The television series Lois & Clark depicted Lex Luthor in a rather unique manner. When the series ran in the 1990s I always thought of him as somewhat akin to Donald Trump in representation. But for the final version of my book manuscript it occurred to me that Trump has become in public such a a boorish figure and a divisive person, in ways that Lex Luthor would never seek to appear, that I better find a new billionaire as an analogy. Branson’s persona of surface jolliness fit Lois & Clark’s Luthor. So Branson it is. To be clear my analogy is about public personas and not the acts and deeds of either the fictional Luthor, or the very real Donald Trump and Richard Branson.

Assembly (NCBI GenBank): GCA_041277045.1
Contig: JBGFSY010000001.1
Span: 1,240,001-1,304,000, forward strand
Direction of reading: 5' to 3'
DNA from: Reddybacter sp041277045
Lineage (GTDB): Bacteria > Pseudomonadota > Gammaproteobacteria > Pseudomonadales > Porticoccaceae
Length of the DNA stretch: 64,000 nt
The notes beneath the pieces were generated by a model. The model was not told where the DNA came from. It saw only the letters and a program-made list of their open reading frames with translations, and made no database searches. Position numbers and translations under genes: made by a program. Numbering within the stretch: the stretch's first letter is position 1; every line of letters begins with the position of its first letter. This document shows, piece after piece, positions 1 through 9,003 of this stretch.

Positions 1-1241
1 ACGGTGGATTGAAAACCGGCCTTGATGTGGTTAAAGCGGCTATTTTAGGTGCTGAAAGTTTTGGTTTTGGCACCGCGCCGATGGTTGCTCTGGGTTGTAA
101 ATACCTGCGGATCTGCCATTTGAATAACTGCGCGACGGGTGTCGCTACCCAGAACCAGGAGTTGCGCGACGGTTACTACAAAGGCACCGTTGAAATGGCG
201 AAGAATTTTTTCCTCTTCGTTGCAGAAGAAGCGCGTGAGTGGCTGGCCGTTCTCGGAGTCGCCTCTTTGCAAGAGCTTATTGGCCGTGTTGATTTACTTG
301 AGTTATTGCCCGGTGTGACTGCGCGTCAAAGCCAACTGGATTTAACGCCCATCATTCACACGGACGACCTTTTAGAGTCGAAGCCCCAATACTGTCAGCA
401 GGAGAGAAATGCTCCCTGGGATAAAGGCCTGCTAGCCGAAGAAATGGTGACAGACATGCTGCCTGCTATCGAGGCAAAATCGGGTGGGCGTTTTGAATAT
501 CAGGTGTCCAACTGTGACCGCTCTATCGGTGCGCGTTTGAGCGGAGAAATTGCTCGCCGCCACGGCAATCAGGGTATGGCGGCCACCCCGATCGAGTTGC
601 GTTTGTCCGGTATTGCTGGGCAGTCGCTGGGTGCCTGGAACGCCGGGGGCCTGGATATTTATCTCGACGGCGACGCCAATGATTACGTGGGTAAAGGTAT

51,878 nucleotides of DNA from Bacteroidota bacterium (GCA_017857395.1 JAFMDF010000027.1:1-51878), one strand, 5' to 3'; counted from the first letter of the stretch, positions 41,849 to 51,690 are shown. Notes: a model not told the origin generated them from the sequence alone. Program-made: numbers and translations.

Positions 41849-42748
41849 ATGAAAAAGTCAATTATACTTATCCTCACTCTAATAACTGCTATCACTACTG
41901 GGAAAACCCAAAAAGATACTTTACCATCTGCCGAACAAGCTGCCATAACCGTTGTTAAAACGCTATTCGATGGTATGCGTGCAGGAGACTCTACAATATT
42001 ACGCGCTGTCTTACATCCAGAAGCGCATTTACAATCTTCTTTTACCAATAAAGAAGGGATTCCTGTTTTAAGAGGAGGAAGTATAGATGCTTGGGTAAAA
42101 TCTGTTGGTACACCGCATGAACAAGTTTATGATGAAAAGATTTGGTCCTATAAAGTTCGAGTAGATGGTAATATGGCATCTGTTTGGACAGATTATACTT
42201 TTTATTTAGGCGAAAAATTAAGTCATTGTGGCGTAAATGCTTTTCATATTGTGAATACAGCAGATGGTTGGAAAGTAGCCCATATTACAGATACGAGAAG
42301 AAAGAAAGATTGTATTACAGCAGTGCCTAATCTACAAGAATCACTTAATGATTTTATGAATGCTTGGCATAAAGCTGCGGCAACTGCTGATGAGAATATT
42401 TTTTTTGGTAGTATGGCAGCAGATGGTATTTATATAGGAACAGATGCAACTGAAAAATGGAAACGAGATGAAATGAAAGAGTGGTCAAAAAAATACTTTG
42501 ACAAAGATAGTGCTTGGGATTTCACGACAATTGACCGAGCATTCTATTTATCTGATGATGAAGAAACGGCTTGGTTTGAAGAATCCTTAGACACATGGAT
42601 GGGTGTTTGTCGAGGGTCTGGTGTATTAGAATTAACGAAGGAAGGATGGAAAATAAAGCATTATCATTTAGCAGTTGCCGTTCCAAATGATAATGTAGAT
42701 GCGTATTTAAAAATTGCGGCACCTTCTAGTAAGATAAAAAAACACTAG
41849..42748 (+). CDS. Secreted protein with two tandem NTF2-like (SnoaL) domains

In Batman v Superman (2016) there is a blink and you will miss it moment referencing the Superman #247 (January 1972), story “Must There Be a Superman” by Elliot Maggin. The extensive credits of the film make no mention of Maggin. On hearing of this Maggin tweeted I’m pissed. In July that year the San Diego Comic Con presented Maggin with the Bill Finger Award for Excellence in Comic Book Writing, an award named after an often unacknowledged writer of Batman comics. Accepting the award Maggin vowed to take on the insidious work-for-hire employment status of many comic book professionals. In my forthcoming book Superman: The Persistence of an American Icon I detail the stormy relationship between Siegel and Shuster and DC and also point to the work of many other “work-for-hire” creators, like Maggin, who shaped the Superman we know today.